Ringo rocks: Port Isla's Henry Kilmister

The drummer with up and coming pop rockers Port Isla on why he loves Ringo

Port Isla
Drummer Henry Kilmister is a fan of Ringo

We're expecting big things from up and coming UK pop rockers Port Isla and their drummer Henry Kilmister. The band's lush, folk-influenced pop sound and Henry's intelligent drumming chops are all over their Parlophone debut EP 'Alive'.

Since self-releasing two singles, 'Adventurers' and 'Sinking Ship', BBC's Introducing have been keenly hyping the band, and they just headlined the Introducing stage at Radio One's Big Weekend.

Check out the video for their track 'In The Long Run' at the bottom of the page to see just what all the fuss is about, and how they bagged a recent high-profile support slot with 'Budapest' crooner George Ezra.

As a drummer who clearly knows a thing or two about song drumming, Henry's in a good position to talk about what makes his hero, Ringo Starr, such a special player.

"My favourite Ringo tracks are all from the Beatles catalogue, three favourites are hard to pick but here goes! 'Here Comes the Sun' (Abbey Road), 'She Said She Said' (Revolver), 'Help!' (Help!).

"I think these tracks are all great examples of what made Ringo such an incredible drummer, and the perfect drummer for the Beatles. First and foremost they have that immediate, inimitable Ringo style. None of them are technically the hardest pieces to play, but Ringo was never about that, it was all about serving the song to the fullest capacity in his own unique way. All the Beatles songs are so good in their own right anyway, they needed nothing invasive to add to them, only complementing. Ringo does that, it's a bonus that every hit in these songs has a bit of his unique personality in there.

"I'm not sure people have ever thought of 'Here Comes The Sun' as a great drum track, they may well do, but I think it's one of the most perfect drum parts I've ever heard. Listen to the groove he has with McCartney's bass in the verses, the snare hits and fills in the 'sun, sun, sun' section; all his drum work only complements an already amazing piece of songwriting.

"I had to include 'Help!' as it is one of the first pieces of the Beatles repertoire I learned on kit, I could play it all day with just the bass guitar and be happy! The beat has such a groove and is harder to keep hold of than I first thought when learning it. Again it's not complicated, but it adds another definition to the song and works really well with the tambourine in the choruses.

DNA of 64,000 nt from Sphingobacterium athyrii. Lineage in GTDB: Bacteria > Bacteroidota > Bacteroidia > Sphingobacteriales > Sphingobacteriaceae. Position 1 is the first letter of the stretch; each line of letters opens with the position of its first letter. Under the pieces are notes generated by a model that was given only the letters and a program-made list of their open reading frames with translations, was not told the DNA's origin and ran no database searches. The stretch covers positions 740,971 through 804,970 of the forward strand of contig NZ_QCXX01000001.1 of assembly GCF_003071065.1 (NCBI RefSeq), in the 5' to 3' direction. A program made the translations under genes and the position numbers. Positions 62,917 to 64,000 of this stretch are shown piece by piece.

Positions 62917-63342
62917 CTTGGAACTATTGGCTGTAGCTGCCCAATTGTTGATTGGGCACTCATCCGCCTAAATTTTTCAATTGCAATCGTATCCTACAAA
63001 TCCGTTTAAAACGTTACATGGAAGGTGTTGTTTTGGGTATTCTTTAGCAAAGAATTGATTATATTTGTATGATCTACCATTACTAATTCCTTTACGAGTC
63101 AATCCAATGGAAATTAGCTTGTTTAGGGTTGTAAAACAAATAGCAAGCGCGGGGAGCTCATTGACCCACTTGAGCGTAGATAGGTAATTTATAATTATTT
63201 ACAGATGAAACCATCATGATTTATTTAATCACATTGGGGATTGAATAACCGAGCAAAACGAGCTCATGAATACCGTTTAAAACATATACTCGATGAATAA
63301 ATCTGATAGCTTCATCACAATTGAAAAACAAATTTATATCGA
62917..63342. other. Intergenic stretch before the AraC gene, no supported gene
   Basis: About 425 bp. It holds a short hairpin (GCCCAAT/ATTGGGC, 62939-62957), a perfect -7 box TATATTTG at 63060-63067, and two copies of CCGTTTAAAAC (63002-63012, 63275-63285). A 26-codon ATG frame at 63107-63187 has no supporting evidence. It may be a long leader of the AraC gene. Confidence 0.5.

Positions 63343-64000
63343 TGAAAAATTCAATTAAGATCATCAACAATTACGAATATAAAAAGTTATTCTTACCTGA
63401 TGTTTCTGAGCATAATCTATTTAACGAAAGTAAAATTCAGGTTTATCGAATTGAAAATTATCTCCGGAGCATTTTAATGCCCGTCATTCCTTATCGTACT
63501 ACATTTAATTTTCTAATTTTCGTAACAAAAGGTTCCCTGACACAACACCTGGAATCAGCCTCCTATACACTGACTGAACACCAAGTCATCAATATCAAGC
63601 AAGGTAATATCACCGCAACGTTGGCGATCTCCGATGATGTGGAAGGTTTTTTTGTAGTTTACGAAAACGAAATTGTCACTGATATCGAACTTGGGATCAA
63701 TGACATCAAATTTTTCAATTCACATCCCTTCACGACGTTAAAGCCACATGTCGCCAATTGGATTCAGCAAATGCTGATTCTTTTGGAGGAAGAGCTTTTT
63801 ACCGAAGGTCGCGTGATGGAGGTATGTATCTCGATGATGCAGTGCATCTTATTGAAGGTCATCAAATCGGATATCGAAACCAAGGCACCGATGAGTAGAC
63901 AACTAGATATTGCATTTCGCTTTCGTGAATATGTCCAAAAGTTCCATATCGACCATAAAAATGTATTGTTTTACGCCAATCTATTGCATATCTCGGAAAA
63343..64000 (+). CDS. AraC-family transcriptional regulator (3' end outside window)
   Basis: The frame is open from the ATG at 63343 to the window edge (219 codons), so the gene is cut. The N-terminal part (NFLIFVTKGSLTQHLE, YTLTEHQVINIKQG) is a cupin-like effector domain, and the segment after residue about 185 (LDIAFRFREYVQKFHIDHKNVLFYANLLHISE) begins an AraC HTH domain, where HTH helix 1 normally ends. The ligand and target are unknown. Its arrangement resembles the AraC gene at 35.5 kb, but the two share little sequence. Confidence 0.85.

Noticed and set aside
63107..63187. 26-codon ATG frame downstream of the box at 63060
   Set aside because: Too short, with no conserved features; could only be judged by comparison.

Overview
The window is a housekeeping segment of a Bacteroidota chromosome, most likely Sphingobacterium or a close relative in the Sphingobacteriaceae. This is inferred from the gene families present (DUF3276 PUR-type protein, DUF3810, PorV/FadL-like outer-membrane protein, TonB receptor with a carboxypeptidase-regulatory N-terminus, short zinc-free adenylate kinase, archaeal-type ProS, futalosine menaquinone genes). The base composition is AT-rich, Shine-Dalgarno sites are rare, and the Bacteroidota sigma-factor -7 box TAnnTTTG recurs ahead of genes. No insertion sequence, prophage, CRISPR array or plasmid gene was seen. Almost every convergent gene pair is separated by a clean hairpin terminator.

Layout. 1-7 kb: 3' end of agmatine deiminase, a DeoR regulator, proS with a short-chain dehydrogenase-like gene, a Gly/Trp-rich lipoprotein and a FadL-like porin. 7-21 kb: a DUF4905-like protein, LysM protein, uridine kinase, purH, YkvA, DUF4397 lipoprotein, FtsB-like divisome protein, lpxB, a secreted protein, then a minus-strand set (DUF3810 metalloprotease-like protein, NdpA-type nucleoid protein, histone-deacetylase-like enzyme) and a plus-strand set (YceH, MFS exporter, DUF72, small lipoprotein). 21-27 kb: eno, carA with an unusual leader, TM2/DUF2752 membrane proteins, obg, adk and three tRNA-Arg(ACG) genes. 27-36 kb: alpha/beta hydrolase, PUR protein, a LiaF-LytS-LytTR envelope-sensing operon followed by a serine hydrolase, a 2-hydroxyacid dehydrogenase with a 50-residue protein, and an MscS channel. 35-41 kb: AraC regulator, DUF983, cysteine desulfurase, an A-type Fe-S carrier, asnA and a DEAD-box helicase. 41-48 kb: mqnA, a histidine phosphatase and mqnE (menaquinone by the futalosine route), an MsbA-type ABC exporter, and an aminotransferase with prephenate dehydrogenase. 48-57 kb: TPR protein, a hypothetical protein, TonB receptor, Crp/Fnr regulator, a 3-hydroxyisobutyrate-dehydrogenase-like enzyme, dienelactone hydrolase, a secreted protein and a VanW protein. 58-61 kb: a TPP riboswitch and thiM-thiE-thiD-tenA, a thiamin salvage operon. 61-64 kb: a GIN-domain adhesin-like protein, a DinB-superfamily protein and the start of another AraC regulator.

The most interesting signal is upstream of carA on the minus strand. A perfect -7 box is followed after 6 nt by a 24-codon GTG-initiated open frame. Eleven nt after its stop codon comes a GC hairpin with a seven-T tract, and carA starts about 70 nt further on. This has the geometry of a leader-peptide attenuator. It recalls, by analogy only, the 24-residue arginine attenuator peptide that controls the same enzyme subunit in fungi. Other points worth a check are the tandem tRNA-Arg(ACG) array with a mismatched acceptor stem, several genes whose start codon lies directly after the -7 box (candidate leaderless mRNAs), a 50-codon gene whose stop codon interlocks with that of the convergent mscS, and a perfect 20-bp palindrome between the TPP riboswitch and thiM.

YouTube : https://www.youtube.com/watch?v=yWP6Qki8mWc

"With 'She Said She Said', I just love the rolling snare and tom fills, they're really syncopated and never quite the same, the ending almost goes into heavy metal with the four-four crash and snare too!

"It would be hard for me to not indebt a lot of my own drumming style to Ringo. I've never been a drummer interested in virtuosity. You could play all the rudiments backwards with your sticks in your mouth, but if you can't use your drumming to complement a song, you're of no use to anyone in a pop band, which is what the Beatles were. I'd much rather be known as a drummer that could groove and play interestingly to a song than play with all the speed but no style or substance. It's something I always think about when coming up with parts for Port Isla – what can I play that sounds like me, but also fits the songs? Ringo could do that, better than most other drummers, so for me he'll always be up there as one of my personal heroes."

YouTube : www.youtube.com/watch?v=dpAW9CbiTq8

Read more on the genius of Ringo Starr in the Summer issue of Rhythm, which is available here!

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